Hybrid PET/CT scanners provided the excitement at the mid-June annual meeting of the Society of Nuclear Medicine. Vendors, led by GE Medical Systems—and its pre-SNM media blitz—hyped the clinical and economic importance of their newly
Hybrid PET/CT scanners provided the excitement at the mid-June annual meeting of the Society of Nuclear Medicine. Vendors, led by GE Medical Systems-and its pre-SNM media blitz-hyped the clinical and economic importance of their newly christened products.
GE described its Discovery family of CT/positron imagers as breakthrough technology. Initially shown as a work-in-progress at the 2000 RSNA meeting, the Discovery LS combines the company’s best dedicated PET scanner, Advance NXi, and its super premium CT, LightSpeed. At midtier is a repackaged work-in-progress version of SMV’s Positrace, outfitted with a HiSpeed CT scanner and new crystal and renamed Discovery VI. Filling out the family is Discovery VH, a dual-head gamma camera combined with CT technology.
Siemens Medical Solutions, which has been developing tools to fuse CT and nuclear medicine images for the better part of a decade and has the longest clinical experience with hybrid PET/CT scanning, showcased its Biograph PET/CT scanner, originally unveiled at the 2000 RSNA meeting. Philips ADAC directed attention to its work-in-progress Gemini PET/CT scanner. Both companies have less costly gamma cameras outfitted for positron imaging: Siemens’ E.CAM Duet and ADAC’s Forte.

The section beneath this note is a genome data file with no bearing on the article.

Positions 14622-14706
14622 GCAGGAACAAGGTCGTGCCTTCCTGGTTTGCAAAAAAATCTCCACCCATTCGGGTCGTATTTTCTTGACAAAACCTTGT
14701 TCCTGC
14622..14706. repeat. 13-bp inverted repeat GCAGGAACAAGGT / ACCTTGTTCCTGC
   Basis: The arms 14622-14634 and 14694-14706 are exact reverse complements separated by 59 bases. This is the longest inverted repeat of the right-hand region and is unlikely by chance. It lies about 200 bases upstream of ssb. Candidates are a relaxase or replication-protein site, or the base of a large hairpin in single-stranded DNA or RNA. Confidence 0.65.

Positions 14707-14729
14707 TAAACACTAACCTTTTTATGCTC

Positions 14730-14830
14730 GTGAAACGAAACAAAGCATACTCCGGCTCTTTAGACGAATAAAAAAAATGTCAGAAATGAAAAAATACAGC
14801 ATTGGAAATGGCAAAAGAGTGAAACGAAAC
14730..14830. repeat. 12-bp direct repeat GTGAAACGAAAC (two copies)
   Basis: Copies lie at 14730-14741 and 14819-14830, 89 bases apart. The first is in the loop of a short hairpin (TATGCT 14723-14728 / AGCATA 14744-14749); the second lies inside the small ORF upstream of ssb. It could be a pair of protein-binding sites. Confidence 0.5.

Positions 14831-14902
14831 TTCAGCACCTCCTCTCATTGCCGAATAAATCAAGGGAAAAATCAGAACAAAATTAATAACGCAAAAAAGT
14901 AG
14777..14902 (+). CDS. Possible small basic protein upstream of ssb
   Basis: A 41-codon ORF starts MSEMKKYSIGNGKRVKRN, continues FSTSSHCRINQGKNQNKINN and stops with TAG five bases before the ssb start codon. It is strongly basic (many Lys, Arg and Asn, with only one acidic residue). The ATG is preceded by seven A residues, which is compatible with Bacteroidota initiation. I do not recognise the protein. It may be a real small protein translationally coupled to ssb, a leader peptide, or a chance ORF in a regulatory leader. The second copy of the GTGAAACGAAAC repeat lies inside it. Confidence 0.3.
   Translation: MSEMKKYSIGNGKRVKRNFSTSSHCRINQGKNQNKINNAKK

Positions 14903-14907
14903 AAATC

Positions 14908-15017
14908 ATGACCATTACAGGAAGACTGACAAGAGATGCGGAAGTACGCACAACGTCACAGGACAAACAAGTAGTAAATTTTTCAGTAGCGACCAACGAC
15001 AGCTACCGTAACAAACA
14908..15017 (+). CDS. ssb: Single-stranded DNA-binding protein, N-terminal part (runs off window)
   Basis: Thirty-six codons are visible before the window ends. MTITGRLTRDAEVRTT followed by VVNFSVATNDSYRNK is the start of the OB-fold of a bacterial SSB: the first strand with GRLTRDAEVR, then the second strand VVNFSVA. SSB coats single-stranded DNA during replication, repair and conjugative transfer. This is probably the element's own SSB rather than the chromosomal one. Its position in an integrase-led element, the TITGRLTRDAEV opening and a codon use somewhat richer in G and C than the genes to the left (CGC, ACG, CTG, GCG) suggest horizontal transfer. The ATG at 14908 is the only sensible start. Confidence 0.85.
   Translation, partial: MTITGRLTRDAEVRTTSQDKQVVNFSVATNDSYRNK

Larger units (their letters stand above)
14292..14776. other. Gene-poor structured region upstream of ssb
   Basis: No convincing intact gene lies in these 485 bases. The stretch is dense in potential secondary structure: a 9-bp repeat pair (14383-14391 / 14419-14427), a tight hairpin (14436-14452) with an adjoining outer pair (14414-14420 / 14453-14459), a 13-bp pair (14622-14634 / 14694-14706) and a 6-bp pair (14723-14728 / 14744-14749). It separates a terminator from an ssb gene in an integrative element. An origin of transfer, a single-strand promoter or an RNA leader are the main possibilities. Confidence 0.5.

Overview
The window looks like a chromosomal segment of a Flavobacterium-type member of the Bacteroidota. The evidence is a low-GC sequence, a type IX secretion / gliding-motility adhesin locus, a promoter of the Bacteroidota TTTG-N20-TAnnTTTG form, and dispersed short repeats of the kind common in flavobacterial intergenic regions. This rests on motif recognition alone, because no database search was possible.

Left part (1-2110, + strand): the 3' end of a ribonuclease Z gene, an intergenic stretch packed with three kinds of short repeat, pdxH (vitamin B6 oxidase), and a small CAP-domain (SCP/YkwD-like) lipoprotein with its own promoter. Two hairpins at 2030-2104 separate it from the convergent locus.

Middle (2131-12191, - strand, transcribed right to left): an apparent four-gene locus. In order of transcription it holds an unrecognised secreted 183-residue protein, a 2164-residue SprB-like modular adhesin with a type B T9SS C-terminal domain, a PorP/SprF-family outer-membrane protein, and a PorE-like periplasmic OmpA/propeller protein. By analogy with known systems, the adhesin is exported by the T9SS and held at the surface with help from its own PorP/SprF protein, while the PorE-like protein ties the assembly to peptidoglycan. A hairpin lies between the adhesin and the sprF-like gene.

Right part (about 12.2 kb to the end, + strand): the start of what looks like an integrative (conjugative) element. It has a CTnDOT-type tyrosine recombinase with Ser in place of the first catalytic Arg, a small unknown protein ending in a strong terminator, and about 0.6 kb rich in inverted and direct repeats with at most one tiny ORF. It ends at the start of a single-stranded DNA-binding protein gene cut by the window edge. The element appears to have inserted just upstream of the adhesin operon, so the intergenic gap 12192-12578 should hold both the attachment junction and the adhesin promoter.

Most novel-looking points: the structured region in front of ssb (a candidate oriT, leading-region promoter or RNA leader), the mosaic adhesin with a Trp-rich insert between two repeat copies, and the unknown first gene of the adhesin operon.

The flagship products-Discovery LS, Biograph, and Gemini-represent the largest single diagnostic investment radiology can make. These hybrids are literally two devices rolled into one and, when million-dollar multislice scanners join $1.5 million dedicated PET systems, list prices swell to more than $2 million. Despite the astronomical price tags, vendors predict gangbuster sales. Vendors already have a substantial investment in PET/CT scanners. GE, for example, has invested $50 million in development of Discovery LS, which lists for $2.7 million.